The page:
Don’t Delay Closing Your Loan With These Mistakes

Getting pre-approved for a mortgage can start your home buying journey. But even after providing your income and employment information, bank account statements, and authorizing a credit check, a pre-approval doesn’t guarantee closing.

Certain actions on your part could delay your loan closing, or worse, cancel your loan altogether. For this reason, you should avoid making significant changes to your financial situation in the time between pre-approval and closing.

Here’s a look at a few things you shouldn’t do after you’re pre-approved for a mortgage.

1. Don’t get into new debt

Several factors determine whether you’re pre-approved and affect your pre-approval loan amount, and one of those factors is your current debt load.

What some people fail to realize is that applying for new credit after getting a mortgage pre-approval can raise their debt-to-income (DTI) ratio, and potentially decrease their qualifying loan amount. DTI is the percentage of monthly income used for debt payments, and ideally, your DTI shouldn’t exceed 36 to 43 percent depending on the mortgage program.

If your debt jumps significantly, underwriters will have to recalculate your DTI. This can delay the closing or result in a loan cancellation if your debt payments wind up taking up too great of a percentage of your monthly income.

To be safe, hold off on getting new credit until after closing. This includes applying for new credit cards, financing furniture or appliances, and getting other loans. If you must apply for credit during your loan process—for example, if your car dies—speak with your loan officer first to see how a new line of credit will impact your loan.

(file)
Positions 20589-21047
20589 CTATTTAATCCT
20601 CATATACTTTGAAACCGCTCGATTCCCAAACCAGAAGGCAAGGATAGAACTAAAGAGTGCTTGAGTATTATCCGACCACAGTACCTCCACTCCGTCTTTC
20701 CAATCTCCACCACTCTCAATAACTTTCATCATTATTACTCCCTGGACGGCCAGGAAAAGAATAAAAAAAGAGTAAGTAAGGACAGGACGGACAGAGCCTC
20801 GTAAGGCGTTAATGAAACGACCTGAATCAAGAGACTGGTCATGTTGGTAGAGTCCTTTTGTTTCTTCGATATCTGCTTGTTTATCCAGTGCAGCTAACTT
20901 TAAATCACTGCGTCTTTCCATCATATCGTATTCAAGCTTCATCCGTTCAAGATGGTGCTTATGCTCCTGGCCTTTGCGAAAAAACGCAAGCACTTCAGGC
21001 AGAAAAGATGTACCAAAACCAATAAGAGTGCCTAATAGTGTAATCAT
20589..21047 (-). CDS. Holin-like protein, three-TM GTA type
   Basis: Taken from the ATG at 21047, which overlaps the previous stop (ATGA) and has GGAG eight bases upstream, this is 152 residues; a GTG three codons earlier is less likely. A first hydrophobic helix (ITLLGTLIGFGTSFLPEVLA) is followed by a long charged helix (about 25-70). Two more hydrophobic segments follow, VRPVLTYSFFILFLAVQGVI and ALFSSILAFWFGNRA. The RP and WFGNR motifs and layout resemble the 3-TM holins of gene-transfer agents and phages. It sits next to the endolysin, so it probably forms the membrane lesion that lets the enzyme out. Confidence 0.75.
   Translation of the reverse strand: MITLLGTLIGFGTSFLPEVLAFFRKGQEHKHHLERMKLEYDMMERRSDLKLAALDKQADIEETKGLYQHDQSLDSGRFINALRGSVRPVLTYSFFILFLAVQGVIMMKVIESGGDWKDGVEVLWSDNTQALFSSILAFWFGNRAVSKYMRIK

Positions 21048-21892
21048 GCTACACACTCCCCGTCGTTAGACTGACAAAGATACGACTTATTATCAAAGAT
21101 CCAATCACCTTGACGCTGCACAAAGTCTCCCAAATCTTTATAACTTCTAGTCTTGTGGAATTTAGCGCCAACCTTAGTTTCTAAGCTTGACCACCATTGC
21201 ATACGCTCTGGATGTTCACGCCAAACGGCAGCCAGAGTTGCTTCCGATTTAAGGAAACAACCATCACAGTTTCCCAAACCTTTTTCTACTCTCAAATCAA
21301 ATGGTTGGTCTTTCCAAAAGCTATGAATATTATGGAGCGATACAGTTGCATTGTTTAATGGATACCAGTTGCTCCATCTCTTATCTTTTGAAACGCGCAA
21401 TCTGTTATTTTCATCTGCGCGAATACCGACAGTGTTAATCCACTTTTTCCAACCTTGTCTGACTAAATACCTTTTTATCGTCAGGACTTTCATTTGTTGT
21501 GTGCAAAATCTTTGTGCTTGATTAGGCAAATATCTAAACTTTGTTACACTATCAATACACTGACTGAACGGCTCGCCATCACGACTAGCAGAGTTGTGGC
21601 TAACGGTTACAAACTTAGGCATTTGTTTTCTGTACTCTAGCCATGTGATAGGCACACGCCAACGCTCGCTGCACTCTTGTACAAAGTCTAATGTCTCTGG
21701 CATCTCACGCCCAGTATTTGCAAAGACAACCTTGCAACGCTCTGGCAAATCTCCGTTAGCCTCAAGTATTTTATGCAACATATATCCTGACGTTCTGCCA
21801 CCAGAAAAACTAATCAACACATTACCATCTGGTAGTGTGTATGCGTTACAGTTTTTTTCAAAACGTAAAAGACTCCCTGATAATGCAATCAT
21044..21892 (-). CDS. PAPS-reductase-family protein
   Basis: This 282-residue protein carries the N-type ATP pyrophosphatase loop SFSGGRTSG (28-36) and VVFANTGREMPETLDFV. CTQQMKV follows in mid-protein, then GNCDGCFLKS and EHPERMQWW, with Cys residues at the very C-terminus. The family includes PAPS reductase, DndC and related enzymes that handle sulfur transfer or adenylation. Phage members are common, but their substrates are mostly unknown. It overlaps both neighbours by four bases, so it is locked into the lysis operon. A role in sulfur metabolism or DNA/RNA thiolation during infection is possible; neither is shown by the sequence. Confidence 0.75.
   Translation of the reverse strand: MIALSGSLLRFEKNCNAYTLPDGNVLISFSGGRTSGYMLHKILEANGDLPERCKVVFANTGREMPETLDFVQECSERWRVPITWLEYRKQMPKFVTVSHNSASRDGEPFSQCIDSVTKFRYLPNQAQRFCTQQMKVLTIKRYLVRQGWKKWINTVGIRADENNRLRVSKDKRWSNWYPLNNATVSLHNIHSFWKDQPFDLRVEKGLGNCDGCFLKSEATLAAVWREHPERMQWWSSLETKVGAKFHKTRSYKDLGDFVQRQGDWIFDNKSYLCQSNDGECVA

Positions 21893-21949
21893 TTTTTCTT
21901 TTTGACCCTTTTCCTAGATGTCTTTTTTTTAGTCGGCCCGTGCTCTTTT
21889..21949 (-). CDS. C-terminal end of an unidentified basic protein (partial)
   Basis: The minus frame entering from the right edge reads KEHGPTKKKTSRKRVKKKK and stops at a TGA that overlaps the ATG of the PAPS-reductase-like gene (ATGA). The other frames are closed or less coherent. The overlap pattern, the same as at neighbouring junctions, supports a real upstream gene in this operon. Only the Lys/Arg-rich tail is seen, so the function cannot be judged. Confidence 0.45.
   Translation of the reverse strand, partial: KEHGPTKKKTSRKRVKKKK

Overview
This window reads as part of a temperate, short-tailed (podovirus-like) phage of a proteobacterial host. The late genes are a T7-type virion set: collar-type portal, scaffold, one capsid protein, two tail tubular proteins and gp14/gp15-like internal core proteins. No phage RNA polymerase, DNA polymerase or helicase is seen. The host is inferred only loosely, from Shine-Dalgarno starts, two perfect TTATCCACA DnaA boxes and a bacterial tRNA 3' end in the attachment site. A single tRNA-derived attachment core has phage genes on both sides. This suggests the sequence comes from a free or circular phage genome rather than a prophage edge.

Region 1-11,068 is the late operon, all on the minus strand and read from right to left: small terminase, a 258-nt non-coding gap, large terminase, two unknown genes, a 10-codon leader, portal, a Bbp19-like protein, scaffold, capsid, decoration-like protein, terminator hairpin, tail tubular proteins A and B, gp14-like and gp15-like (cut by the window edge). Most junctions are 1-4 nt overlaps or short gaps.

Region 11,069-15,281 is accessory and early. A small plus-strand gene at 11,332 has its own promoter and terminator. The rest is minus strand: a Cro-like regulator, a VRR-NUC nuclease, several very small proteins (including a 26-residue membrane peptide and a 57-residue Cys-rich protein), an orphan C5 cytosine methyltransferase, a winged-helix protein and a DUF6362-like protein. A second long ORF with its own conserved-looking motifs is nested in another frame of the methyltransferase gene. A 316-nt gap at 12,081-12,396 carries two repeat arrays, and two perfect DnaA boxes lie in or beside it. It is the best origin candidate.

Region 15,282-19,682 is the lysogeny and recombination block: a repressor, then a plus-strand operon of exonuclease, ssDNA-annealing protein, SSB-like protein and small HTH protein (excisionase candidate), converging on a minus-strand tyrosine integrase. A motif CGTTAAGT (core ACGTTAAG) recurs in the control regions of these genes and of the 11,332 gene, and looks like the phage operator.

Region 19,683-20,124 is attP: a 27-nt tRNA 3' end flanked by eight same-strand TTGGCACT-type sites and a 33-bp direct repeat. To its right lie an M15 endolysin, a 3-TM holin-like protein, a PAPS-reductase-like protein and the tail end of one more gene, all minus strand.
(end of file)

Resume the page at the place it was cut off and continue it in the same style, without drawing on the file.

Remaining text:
2. Don’t quit your job

Under no circumstances should you quit your job after you’ve been pre-approved for a mortgage.

A change in employment is one of the fastest ways to delay or cancel a loan. This is because the income used to qualify for the loan is no longer valid.

Granted, situations beyond your control (like layoffs) might happen after an approval. If you’re able to find new employment quickly—in the same field and earning the same money or more—you might be able to keep your scheduled closing on track.

But if it takes too long to find a job, or if you take a job in a different field, you might be unable to proceed with your loan.

3. Don’t move money around

You must provide copies of bank account statements and information about other assets so underwriters can confirm the source of the funds you’re using for your down payment and closing costs.

Having a solid paper trail is crucial during the mortgage process. So rather than move funds across different accounts, for example from a business account to a personal account, keep the money in one place until it’s time to write a cashier’s check or wire money to the closing agent.

Too much movement of funds can raise red flags, causing underwriters to question the source of funds.

4. Don’t make a late payment

Again, a mortgage pre-approval doesn’t guarantee closing, so it’s also important that you continue to pay your bills on time every month. It only takes a single 30-day late payment to drop your credit score by as much as 50 to 100 points. Such a move would represent a significant shift in your credit profile. Remember, underwriters will re-check your credit report a few days before closing, so stay current on your obligations as you head down the home stretch.

Final Word

Getting a mortgage and purchasing a home is an exciting time, but it’s important that you take steps to avoid problems with your loan.

Ready to take the plunge? Contact the loan experts at Blue Spot Home Loans today to start your application.